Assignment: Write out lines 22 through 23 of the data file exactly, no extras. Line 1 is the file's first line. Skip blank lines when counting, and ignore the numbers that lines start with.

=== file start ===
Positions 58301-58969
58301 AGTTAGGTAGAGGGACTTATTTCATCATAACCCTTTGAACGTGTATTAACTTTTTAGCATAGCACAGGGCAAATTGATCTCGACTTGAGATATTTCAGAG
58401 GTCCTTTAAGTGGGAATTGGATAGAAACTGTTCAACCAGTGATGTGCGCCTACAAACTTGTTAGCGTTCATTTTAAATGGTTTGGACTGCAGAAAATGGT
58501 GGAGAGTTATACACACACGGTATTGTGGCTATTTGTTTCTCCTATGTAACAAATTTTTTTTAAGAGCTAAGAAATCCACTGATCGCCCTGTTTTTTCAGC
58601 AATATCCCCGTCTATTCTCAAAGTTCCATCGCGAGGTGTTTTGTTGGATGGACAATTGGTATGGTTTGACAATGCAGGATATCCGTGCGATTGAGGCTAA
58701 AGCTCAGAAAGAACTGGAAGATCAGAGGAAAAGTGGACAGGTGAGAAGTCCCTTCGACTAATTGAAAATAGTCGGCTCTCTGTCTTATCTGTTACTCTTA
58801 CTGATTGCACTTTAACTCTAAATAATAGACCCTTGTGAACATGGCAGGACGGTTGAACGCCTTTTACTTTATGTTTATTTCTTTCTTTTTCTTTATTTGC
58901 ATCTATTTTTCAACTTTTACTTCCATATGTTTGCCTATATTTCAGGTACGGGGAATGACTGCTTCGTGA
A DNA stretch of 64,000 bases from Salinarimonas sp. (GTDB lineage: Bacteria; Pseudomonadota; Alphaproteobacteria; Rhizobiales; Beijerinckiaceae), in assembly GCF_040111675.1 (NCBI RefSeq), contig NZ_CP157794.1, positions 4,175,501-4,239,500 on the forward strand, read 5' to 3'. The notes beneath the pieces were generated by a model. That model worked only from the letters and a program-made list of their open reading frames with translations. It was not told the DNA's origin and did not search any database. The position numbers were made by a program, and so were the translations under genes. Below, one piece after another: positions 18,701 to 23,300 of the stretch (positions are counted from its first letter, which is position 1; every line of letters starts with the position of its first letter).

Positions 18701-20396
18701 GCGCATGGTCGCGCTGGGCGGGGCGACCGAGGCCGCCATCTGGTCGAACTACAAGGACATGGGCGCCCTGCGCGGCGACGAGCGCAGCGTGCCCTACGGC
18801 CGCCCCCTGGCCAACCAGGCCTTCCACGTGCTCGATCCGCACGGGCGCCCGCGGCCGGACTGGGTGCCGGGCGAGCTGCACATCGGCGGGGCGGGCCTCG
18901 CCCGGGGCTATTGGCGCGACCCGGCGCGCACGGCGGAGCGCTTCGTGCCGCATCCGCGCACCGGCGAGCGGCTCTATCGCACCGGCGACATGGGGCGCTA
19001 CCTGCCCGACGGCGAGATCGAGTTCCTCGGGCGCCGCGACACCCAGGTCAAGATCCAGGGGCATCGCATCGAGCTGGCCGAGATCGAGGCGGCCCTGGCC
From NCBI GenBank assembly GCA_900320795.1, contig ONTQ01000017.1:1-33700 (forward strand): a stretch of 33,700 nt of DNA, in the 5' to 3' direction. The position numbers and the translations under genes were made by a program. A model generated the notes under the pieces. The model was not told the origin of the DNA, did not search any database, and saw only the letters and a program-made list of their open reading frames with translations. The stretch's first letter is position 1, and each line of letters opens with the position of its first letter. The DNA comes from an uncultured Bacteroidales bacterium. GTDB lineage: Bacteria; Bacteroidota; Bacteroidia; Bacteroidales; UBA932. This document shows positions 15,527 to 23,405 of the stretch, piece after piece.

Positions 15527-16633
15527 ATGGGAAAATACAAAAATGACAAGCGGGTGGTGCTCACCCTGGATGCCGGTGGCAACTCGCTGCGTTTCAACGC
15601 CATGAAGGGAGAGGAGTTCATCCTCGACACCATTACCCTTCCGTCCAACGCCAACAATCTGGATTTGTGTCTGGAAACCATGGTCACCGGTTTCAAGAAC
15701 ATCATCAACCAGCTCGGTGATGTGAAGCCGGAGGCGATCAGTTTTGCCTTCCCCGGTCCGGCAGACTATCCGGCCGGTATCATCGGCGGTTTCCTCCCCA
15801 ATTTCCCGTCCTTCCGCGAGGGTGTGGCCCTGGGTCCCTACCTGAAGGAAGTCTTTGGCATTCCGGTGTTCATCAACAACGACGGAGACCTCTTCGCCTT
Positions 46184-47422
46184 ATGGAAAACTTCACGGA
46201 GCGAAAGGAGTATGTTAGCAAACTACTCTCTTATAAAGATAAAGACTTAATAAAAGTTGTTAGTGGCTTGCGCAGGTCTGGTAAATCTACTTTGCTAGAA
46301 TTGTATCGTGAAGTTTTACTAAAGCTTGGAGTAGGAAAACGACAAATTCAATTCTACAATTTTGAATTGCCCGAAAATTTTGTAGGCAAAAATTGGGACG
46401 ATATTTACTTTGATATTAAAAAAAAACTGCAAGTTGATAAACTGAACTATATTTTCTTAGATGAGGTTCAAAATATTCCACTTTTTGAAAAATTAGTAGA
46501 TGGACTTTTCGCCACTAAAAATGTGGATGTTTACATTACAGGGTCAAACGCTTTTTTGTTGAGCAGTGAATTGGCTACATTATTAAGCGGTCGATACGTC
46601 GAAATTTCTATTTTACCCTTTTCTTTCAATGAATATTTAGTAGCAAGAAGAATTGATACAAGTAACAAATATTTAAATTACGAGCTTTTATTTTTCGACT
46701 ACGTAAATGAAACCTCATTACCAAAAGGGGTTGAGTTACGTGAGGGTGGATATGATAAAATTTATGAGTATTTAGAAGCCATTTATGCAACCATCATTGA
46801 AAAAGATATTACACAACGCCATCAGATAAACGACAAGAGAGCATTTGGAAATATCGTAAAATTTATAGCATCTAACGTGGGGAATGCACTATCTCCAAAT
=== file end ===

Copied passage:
46184 ATGGAAAACTTCACGGA
46201 GCGAAAGGAGTATGTTAGCAAACTACTCTCTTATAAAGATAAAGACTTAATAAAAGTTGTTAGTGGCTTGCGCAGGTCTGGTAAATCTACTTTGCTAGAA